On 2 October 2019, the Court of Appeal (“CoA”) in Richard Lloyd v. Google LLC handed down a decision which marks – at least potentially – a significant development for the prospect of class actions based upon data protection breaches. While the case was decided under the Data Protection Act 1998 (“DPA 1998”), there is no obvious reason why the CoA’s decision should not also be applied under the updated regime (i.e.. the Data Protection Act 2018 and GDPR).
Richard Lloyd (a former director of Which?) alleged that Google had, for commercial purposes, between 2011 and 2012 tracked the internet activity of more than 4 million Apple iPhone users, without having obtained their consent. He sought to bring a claim for damages in the UK under section 13 DPA 1998 on behalf of that class of iPhone users against Google.
iPhones include Apple’s Safari browser which, at the relevant time was set by default to block third party cookies. Google had deployed what was referred to in the case as the ‘Safari Workaround’ which enabled Google to set its DoubleClick Ad cookie on a user’s iPhone device when that user visited a website containing DoubleClick Ad content. As a consequence, browser generated information relating to those iPhone users (e.g., the date and time of the visit to the website, duration of the visit, which ads were viewed) was received by Google.
The High Court had refused Mr Lloyd the permission that he necessarily required to serve his claim on Google outside of the UK’s jurisdiction. It did so on three principal bases, namely:
- none of the represented class of iPhone users had suffered damage under section 13 of the DPA 1998;
- the class of iPhone users did not have the same interest to justify a representative action by Mr Lloyd; and
- the judge exercised his discretion against allowing the claim to proceed.
The CoA allowed Mr Lloyd’s appeal against the High Court’s decision and granted him permission to serve his claim on Google outside of the UK’s jurisdiction. There were two key elements to the CoA’s decision.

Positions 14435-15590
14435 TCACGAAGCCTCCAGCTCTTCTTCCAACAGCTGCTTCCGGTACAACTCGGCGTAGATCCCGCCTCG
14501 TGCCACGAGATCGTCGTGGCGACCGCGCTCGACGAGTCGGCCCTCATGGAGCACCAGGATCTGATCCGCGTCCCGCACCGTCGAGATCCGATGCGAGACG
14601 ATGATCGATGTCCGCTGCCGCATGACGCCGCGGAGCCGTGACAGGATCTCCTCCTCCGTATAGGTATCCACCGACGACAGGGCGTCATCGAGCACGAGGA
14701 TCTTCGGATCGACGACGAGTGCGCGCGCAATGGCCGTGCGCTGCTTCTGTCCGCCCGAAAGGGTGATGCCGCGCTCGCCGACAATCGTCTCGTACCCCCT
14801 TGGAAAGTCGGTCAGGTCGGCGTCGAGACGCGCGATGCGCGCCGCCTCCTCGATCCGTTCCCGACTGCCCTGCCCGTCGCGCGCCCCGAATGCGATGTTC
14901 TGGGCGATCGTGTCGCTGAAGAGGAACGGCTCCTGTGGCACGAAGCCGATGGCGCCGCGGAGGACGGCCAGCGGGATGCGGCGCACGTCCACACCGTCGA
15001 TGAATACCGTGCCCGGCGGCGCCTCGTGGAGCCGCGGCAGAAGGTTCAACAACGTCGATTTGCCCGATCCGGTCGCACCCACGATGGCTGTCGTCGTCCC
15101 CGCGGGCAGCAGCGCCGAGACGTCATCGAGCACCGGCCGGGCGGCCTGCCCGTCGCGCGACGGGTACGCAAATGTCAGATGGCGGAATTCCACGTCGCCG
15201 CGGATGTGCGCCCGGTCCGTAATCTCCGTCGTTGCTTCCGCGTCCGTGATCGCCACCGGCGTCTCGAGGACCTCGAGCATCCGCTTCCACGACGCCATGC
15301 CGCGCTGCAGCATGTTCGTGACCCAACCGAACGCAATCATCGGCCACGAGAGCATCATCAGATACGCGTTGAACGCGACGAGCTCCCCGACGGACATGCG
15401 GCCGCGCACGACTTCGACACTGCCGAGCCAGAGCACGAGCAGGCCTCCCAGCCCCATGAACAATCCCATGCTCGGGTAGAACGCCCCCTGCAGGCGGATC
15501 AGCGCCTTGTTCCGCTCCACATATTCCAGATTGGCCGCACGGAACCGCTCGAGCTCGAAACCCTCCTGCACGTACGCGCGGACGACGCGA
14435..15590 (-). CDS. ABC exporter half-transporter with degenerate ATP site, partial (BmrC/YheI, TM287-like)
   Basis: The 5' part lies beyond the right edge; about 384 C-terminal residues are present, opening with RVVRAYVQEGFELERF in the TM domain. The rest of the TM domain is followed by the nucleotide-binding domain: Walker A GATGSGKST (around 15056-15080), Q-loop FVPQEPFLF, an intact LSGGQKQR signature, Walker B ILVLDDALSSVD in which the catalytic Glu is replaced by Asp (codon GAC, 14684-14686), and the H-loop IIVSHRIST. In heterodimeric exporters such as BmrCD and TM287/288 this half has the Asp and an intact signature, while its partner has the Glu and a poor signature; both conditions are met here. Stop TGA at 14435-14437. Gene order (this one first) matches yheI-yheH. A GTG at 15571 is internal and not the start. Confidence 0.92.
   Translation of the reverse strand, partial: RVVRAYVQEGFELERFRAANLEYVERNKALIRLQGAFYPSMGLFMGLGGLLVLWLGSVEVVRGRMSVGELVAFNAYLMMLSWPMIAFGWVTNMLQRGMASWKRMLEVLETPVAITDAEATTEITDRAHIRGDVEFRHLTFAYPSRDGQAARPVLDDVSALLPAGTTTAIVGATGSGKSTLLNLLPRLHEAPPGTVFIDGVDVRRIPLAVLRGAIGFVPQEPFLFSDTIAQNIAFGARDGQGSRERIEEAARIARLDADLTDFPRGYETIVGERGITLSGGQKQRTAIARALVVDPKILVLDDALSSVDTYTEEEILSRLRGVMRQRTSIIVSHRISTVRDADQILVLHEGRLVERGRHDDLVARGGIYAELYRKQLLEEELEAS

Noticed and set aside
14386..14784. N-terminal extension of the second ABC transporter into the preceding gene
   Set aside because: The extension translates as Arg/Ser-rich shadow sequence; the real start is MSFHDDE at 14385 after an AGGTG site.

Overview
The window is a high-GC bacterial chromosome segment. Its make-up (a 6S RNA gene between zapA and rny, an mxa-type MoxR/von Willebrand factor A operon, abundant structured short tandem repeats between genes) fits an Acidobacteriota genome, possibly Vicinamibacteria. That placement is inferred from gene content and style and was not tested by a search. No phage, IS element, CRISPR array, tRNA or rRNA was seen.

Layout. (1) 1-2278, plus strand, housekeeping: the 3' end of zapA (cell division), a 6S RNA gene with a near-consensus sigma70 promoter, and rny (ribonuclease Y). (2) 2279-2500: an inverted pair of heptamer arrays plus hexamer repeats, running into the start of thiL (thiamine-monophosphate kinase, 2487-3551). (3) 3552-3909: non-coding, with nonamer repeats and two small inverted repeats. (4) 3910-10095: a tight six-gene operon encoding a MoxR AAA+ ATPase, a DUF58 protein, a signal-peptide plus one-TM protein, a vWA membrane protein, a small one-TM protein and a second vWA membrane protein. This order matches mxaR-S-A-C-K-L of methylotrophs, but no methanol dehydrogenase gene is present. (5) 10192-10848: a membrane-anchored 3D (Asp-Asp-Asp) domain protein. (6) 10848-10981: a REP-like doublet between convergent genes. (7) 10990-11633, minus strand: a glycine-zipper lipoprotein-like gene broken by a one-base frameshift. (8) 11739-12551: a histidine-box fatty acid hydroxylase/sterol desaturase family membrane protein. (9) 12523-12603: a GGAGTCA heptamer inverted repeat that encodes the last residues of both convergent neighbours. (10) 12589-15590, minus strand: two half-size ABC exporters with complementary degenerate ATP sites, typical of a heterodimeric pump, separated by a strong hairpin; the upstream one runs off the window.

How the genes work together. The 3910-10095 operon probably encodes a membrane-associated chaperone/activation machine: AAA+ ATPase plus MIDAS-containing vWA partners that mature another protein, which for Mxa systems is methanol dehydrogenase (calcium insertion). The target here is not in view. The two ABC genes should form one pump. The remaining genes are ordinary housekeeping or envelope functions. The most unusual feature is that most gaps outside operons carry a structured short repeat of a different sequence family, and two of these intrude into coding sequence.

First, the CoA was of the view that a claimant can, subject to a de minimis threshold, recover damages for loss of control of their data under section 13 of the DPA 1998, without having to prove pecuniary/financial loss or distress. Mr Lloyd had not claimed for pecuniary loss or distress; he was only claiming for what were referred to in the case as ‘loss of control’ damages. The CoA’s view was that a person’s control over their data (including browser generated information) has a value and, as such, the loss of control must also have a value. It also drew an analogy with the decision in Gulati v. MGN Limited where damages were awarded for the loss or diminution of a right to control formerly private information, noting that both misuse of private information and section 13 of the DPA 1998 derive from the same core right to privacy in Article 8 of the European Convention for the Protection of Human Rights and Fundamental Freedoms.
Second, in contradistinction to the High Court, the CoA decided that the 4 million or so iPhone users did in fact have the same interest and were identifiable. Each of those users had lost control of their browser generated information during the same period and were not seeking to rely on personal circumstances (e.g. , distress suffered, volume of data extracted) that would differentiate their interests. This finding was somewhat consequential to the CoA’s decision on the ability of a claimant to recover ‘loss of control’ damages as that was common to all members of the class.
It remains possible that Google will seek permission from the Supreme Court to appeal this decision.